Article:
Archive for August, 2011

From Monterrey to Atlántida

Tuesday, August 30th, 2011

A demonstration against violence in Monterrey

[Translation of an editorial from El Faro of San Salvador for August 29, 2011. See original here. Atlántida is a state on the Caribbean coast of Honduras, best known as a luxury tourist attraction but recently also a center of drug trafficking and other organized crime, and of the violence that results.]

The recent attack on a casino in Monterrey, which left more than 50 dead, raised even higher the level of horror that drug trafficking gangs have unleashed in Mexico in their delivery of drugs to the United States.

President Felipe Calderón, besieged by a population fed up with so much bloodshed, pointed rightly toward the United States, asking that country to begin the task it has never been willing to take on: that of decreasing the drug use and toughening its control over the sale of fire arms. (more…)

Brazil: Another activist assassinated in Pará

Sunday, August 28th, 2011

[Translation of an article from Brasil de Fato for August 26, 2011. See original here.]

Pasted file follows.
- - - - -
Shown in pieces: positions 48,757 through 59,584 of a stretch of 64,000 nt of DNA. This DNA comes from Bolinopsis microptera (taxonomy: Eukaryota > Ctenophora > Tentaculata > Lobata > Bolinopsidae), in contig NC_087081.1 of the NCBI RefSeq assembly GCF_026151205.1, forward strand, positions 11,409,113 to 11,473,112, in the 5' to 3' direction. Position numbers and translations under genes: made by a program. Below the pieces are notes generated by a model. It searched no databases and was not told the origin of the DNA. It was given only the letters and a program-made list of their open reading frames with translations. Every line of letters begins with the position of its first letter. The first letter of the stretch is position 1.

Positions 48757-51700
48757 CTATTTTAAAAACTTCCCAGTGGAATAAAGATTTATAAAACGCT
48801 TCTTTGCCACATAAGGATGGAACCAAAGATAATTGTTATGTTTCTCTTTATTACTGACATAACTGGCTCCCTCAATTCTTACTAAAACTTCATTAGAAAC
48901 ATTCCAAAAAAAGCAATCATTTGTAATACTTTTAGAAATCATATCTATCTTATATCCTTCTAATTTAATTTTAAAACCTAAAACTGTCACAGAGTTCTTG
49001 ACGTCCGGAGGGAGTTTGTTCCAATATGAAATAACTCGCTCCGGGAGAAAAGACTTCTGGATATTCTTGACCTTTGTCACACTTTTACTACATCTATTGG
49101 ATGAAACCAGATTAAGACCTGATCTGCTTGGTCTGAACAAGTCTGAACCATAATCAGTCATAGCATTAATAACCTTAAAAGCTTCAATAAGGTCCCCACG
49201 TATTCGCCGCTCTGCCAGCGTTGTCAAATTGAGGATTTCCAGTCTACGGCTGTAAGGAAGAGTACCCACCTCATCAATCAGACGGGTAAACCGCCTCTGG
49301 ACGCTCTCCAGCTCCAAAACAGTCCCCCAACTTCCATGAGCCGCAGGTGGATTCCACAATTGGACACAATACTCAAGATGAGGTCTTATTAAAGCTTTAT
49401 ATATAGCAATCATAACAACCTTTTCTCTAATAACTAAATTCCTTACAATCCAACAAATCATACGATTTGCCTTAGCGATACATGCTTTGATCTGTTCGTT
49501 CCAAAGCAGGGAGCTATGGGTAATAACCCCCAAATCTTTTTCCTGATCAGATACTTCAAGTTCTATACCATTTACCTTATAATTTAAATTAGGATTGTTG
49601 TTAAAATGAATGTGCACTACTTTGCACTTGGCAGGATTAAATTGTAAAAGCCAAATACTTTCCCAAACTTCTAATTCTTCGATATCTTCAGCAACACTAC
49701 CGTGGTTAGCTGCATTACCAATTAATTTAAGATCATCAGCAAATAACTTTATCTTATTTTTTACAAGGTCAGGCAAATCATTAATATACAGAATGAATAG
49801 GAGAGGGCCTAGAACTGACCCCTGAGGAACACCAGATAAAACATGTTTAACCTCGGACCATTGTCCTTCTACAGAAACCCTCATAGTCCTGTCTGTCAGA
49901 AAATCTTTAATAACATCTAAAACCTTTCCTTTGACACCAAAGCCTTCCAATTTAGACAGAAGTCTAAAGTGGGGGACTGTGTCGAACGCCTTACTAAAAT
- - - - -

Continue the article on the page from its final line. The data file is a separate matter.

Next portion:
By Aline Scarso

Another leader of rural workers has been assassinated in the state of Pará. Valdemar Oliveira Barbosa, 54 years of age, was killed by gunshots to the face and neck at about 10:00 on Thursday, August 25, on Belém-Brasília Avenue in the São Felix neighborhood, on the outskirts of Marabá. Witnesses of the killing said that shots were fired by a gunmen who fled, with the help of another man, on the backseat of a motorcycle. Since they were wearing helmets, they could not be recognized.

Known as Piauí, Valdemar is the sixth leader of rural workers in the southern and southeastern region of the state killed by gunmen this year. In May he had contacted the Delegacia de Conflitos Agrários (DECA – a unit of the civil police dealing with agrarian conflicts) in Marabá and reported that his life had been threatened by Vicente Correa, owner of the Califórnia farm, located in a rural area of the community of Jacundá, where Valdemar had been leader of an occupation in 2010. (more…)

Brazil: Government says opponents of hydroelectic plant are a minority

Thursday, August 25th, 2011

Demonstrations held in 15 Brazilian cities on Saturday, in 16 foreign cities on Monday

[Translation of an article from Brasil de Fato for August 22, 2011. See original here.]

By Aline Scarso

Minister of Planning Miriam Belchior said on Monday that anyone with a technical, rather than an ideological vision, will be convinced of the viability and the necessity for the Belo Monte hydroelectric plant on the Xingu River, in Pará. According to the minister, Belo Monte will be a model for the introduction of hydroelectric plants into the Amazonian region with social and environmental respect.